Depending on your taste preference, 1 teaspoon prepared horseradish = 2 teaspoons wasabi oil.
Depending which way you look at it, wasabi powder is dehydrated wasabi paste, or wasabi paste is lubricated wasabi powder. Either way, the key ingredient is horseradish and it’s a great substitute.
Typically, in the powdered form, it’s blended with some mustard and other spices. Pure wasabi powder, unless you’re in Japan, is hard to find, but store-bought stuff is available in many countries.
Generally speaking, mix two parts powder to one part water (two teaspoons of powder at a time). Then use the same ratio as you would with wasabi paste, that is, half a teaspoon of powder for each teaspoon of prepared horseradish.
5.Brown Mustard/Chinese Hot Mustard
You don’t want to use the yellow mustard from your local ballpark hot dogs. We’re talking about spicy brown mustard, which is a far spicier, more robust affair.
Brown mustard, as sold in stores, is usually mixed with some vinegar and spice. It has a similar flavor profile to horseradish and even clears the sinuses the same way.
To substitute, 1 teaspoon prepared horseradish = 1 teaspoon brown mustard.
6.Ground Brown Mustard Powder
Now this is something you’ll probably find in the spice section of your local grocery store. Brown mustard powder is finely ground mustard seeds, although occasionally turmeric or another spice will be added for color.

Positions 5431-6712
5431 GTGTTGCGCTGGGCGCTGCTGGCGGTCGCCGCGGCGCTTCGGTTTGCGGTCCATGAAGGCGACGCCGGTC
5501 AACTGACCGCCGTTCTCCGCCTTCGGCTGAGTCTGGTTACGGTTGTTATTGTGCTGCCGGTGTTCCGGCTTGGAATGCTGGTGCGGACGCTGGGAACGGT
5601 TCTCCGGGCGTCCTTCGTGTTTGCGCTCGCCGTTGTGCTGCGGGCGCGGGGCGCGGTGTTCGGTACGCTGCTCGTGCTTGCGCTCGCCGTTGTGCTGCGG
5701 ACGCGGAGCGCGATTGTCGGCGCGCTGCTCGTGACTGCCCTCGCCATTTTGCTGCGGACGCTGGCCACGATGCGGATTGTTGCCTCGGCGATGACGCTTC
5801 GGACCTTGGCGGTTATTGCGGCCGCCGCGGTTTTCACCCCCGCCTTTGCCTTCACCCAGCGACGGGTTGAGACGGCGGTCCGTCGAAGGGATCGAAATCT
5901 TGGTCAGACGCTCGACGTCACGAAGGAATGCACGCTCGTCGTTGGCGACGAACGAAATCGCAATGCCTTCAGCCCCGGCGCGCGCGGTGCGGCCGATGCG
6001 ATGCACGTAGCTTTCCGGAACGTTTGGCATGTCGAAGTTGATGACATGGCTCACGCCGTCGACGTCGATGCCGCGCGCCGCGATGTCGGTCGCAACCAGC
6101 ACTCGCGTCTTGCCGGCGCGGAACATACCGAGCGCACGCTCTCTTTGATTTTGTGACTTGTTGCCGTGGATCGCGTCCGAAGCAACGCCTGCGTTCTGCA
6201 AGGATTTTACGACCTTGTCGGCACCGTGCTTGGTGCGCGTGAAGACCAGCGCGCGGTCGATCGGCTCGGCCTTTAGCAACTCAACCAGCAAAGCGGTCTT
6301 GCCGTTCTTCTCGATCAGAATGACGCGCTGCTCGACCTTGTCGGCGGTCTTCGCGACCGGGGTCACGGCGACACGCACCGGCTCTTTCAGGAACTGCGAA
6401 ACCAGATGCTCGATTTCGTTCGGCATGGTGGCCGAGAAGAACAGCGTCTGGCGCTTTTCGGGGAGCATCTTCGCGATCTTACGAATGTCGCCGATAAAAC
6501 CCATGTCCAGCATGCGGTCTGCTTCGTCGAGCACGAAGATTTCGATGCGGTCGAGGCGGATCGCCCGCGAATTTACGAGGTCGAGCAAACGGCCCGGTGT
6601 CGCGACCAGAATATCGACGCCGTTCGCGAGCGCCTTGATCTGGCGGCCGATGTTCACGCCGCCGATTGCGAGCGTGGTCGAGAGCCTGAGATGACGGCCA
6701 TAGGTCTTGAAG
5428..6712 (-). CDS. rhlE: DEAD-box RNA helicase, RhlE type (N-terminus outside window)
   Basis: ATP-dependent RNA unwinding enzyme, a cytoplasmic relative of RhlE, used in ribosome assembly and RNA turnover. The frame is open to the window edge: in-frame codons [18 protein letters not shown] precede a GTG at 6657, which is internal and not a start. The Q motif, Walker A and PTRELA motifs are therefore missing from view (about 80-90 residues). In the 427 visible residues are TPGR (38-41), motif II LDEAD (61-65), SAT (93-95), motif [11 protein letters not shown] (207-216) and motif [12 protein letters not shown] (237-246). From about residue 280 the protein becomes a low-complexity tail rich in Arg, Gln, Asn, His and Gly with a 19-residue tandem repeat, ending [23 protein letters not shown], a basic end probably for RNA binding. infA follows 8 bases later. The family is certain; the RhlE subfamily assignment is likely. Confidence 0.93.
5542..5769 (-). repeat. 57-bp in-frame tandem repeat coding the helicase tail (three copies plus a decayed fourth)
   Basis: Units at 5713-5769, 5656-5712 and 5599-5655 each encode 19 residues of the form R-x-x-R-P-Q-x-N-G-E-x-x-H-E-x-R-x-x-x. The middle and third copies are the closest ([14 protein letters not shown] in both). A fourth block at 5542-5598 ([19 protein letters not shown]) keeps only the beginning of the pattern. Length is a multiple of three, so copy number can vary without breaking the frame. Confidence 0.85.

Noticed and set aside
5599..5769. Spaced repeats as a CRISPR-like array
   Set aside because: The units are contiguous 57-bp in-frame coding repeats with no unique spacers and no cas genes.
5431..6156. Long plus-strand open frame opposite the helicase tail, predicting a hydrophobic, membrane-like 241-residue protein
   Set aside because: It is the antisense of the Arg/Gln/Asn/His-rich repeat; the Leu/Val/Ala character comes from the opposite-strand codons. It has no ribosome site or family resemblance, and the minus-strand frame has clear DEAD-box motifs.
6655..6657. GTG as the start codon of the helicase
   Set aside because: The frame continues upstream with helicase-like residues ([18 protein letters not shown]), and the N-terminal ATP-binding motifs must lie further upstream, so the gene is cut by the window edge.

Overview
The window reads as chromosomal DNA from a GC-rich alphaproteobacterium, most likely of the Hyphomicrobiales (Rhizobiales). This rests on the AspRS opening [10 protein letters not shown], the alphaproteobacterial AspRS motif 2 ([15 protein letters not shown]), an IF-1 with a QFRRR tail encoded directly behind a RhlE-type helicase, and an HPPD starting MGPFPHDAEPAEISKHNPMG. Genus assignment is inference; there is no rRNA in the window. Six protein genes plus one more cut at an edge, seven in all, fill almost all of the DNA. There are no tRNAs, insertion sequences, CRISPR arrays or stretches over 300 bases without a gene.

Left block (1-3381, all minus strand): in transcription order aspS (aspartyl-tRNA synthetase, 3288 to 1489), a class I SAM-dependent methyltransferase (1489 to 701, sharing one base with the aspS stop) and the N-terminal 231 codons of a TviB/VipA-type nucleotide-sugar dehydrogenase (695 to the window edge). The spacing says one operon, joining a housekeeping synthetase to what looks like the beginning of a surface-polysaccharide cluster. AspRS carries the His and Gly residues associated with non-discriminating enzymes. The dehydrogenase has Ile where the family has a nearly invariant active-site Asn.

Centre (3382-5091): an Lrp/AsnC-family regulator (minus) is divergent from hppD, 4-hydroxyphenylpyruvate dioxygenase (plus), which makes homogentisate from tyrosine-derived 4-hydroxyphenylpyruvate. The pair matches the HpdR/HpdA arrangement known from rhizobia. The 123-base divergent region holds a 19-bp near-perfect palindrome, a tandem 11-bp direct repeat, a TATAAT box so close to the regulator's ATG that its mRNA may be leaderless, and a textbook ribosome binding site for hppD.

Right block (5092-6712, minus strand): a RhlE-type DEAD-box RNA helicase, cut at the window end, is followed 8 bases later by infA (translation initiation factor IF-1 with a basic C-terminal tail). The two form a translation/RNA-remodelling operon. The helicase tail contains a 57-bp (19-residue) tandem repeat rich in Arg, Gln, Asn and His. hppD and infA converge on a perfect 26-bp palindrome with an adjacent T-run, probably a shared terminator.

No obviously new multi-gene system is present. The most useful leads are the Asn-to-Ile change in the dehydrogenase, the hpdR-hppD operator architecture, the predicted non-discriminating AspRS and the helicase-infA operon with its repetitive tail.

Mustard powder can be a powerful horseradish substitute thanks to its similar flavor and high concentration thereof. First, mix two teaspoons of mustard powder with a teaspoon of water.
Then, substitute for horseradish starting with the ratio 1 teaspoon prepared horseradish = ½ teaspoon brown mustard paste.
Ginger has a far milder, more floral taste than horseradish, but its aroma and mild heat will work as a substitute in a pinch. It isn’t the same flavor as horseradish, but it will do a similar job when added to a sauce. You don’t want to overdo it, because as with many strong, aromatic flavors, ginger can easily overwhelm the palate.
We recommend one teaspoon of grated ginger to replace each teaspoon of prepared horseradish.
Black radishes have a sharp, aromatic flavor that isn’t too far off that of the horseradish. The heat comes from their black skin, so peel these first if you want a milder taste.
Black radishes are most commonly found in Asian stores.
You can substitute a teaspoon of black radish for a teaspoon of horseradish.
Sauerkraut, although it lacks the heat of horseradish, has high acidity and sourness, so it can work as a substitute in some instances.
This is a milder taste so you can use 3-4 teaspoons of sauerkraut for each teaspoon of horseradish.
If you need true horseradish root but all you have is prepared horseradish, don’t worry! The prepared stuff is more mild, but you can actually buy specialty extra hot prepared horseradish for that extra kick.
Be Sure to check also 15 Simple Substitutes for Celery.